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Related Topic - Kentucky Fried to use no-trans-fat oil... 
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Post Related Topic - Kentucky Fried to use no-trans-fat oil...
KFC on the Health Tip?


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The news preceded the Board of Health's first public hearing Monday on a plan to make New York the first U.S. city to ban restaurants from serving food containing artificial trans fats.

KFC's systemwide rollout is to be completed by April 2007, but the company said many of its approximately 5,500 restaurants already have switched to low linolenic soybean oil, replacing partially hydrogenated soybean oil.





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Mon Oct 30, 2006 3:59 pm
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Post Re: Related Topic - Kentucky Fried to use no-trans-fat oil..
I think the fast food chains have been coming under a lot of fire over the issue of trans-fats -- particular chains that specialize in fried foods. Expect to see a lot of drawing back. If KFC is leading the charge, you can be sure that they'll parade the fact, if for no other reason than that they have to make trans-fat use more expensive to other chains in order to offset their loss in using a presumably more expensive alternative. They'll do that by advertising the virtues of their new policy, hoping to draw more health-conscious (but obviously not too health-conscious) consumers away from the competition.

I don't think it's likely to lead much of anywhere, though. Serious changes for the better would be so damaging to the business model that governs fast food chains that they'd lose all of the advantages of that model -- wide distribution, consistency, and above all, low cost -- if they really sought change.




Mon Oct 30, 2006 6:26 pm
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Post Kentucky Fried to use no-trans-fat oil..
I wouldn't give them too much credit. I think they are just trying to redeem themselves from all the bad publicity they received a while back when their supplier scandal came out. I've lost any taste for KFC (not that is was ever great food).

KFC --- Animal Cruelty article




Fri Nov 03, 2006 1:58 pm
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Post Re: Kentucky Fried to use no-trans-fat oil..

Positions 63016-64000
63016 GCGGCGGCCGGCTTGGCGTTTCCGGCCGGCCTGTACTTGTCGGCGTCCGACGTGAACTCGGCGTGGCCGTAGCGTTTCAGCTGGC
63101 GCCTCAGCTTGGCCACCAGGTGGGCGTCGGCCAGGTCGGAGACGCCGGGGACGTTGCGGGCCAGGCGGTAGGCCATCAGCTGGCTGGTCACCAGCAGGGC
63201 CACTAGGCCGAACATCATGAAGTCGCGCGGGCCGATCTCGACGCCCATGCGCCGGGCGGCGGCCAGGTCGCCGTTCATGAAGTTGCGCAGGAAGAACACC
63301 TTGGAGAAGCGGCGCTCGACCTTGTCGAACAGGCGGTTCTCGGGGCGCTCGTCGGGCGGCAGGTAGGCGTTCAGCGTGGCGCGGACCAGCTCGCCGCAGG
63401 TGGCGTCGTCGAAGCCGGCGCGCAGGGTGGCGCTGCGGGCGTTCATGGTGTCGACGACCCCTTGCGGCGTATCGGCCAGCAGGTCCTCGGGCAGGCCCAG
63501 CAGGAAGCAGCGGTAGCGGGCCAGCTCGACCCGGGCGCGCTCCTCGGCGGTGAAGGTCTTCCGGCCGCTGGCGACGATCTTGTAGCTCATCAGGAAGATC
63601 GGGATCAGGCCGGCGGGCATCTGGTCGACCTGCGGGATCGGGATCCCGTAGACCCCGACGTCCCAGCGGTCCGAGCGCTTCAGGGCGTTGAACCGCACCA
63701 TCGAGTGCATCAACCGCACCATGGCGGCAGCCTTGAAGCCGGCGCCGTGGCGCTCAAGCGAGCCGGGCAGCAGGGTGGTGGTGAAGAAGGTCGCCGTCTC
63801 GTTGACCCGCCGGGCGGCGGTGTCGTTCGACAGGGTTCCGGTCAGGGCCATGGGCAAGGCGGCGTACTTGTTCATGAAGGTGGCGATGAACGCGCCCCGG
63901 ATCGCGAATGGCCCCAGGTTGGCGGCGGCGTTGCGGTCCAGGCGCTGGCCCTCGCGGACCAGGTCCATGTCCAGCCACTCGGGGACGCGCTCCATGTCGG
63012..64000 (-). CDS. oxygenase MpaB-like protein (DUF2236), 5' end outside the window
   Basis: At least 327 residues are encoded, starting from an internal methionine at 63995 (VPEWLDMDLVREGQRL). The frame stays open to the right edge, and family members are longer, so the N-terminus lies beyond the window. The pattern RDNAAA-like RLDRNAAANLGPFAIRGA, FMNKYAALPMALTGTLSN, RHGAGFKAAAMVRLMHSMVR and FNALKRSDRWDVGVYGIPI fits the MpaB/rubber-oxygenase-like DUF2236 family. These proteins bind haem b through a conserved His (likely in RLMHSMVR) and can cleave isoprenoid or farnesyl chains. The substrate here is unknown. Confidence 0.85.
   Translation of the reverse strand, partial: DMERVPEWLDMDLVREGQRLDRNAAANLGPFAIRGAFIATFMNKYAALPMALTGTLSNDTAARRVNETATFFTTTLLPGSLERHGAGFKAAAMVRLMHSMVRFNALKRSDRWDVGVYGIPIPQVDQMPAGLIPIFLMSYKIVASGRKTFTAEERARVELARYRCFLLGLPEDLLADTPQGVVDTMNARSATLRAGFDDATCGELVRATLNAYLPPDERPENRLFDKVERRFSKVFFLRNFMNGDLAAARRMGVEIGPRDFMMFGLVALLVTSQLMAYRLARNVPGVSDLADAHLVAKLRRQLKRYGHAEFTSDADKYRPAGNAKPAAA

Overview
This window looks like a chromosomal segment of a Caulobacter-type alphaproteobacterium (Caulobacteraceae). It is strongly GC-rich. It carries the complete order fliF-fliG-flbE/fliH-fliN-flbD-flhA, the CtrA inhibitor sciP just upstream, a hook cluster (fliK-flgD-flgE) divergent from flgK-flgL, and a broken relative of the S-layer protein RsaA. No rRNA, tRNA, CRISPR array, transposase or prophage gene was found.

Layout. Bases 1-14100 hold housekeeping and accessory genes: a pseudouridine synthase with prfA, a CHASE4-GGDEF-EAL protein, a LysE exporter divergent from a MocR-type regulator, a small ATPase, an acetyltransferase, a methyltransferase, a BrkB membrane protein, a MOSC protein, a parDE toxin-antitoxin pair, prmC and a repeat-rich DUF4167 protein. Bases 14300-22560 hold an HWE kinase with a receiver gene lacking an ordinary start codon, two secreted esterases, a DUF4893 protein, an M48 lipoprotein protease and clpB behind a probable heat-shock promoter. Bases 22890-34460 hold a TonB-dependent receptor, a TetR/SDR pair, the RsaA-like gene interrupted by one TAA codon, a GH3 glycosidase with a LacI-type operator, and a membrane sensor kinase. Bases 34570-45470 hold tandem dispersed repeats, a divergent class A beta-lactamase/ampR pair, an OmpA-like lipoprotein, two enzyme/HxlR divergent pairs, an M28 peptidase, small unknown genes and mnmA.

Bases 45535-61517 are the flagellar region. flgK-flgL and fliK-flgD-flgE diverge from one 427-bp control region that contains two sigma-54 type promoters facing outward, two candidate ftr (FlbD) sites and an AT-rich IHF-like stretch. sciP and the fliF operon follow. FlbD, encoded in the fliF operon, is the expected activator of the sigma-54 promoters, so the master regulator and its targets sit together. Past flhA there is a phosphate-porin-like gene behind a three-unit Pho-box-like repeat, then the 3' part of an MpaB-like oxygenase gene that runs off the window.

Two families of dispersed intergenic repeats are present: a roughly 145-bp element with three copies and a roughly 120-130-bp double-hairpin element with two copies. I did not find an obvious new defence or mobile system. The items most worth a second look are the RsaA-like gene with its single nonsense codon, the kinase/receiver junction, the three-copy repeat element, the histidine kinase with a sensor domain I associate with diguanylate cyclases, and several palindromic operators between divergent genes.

I'm 38. 30 years ago, Kentucky Fried Chicken (I'll use the full name, because then they used it...) was the thing you got at birthday parties. It was such a treat!

I remember my cousin's dining room, a bunch of us sitting around the table, drizzling runny honey on the lovely coated chicken pieces.

I don't remember it being as greasy as it is today (I had some a month ago...first time in eons!). Plus, the 'secret recipe' supposedly changed.

My point (or question?) is that in my (our) lifetime(s), the population's eating habits have changed...What are the main reasons? Individually, and socially?

The proliferation of fast food joints? Lack of time? Not knowing how to cook?

I find that after years of some haphazard cooking (no one to cook for, and just not a priority), I'm trying to establish and maintain the habits I developed as a child -- with my parents' cooking. Balanced, healthy dinners. Will that change when I start working more? I don't think so -- because now it's part of my knowledge base: eating healthfully is important to me.

(I don't ignore the other food groups -- snacks & beer...I just try to eat everything else from the whole foods categories!)

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Tue Nov 07, 2006 4:33 pm
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Post Re: Kentucky Fried to use no-trans-fat oil..
Loricat: My point (or question?) is that in my (our) lifetime(s), the population's eating habits have changed...What are the main reasons? Individually, and socially?

I'd say economics is probably part of it. Fast food joints have been particularly aggressive -- and progressive -- in this regard, capitalizing on modern developments in food science to create cheaper alternatives. That, in fact, is one of the things that the modern commercial scientific community does particularly well -- make things cheaper.

Another factor is probably the de-centralization of American life. Politicians like pointing to the break down of the American family as the central unit of life, and there's probably some truth to that, but in this case the more prominant factor may be the breakdown of the home as the physical focal point in people's lives. We no longer see the home as the place where we ought to take most of our meals. That means less home-cooking, and the tendency when we eat out will be towards economic efficiency, since full-service restaurant food tends to be more expensive than either fast food or eating at home.

And a third factor that springs to mind is upbringing. We're part of a generation (or string of generations) who grew up thinking of fast food as a treat. And that mentality persists, but the fast food chains themselves have changed. The result is that successive generations have formed stronger and stronger associations with fast food, even as fast food has gotten more and more synthetic.




Tue Nov 07, 2006 4:56 pm
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Post Re: Kentucky Fried to use no-trans-fat oil..
Thanks, Mad. Nice clarity.

You always seem to be able to effortlessly state what I'm struggling to articulate.

"All beings are the owners of their deeds, the heirs to their deeds."

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Wed Nov 08, 2006 2:40 am
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Post Re: Kentucky Fried to use no-trans-fat oil..
Thanks. It's not effortless, though. I'm just stubborn.




Sun Nov 12, 2006 10:57 pm
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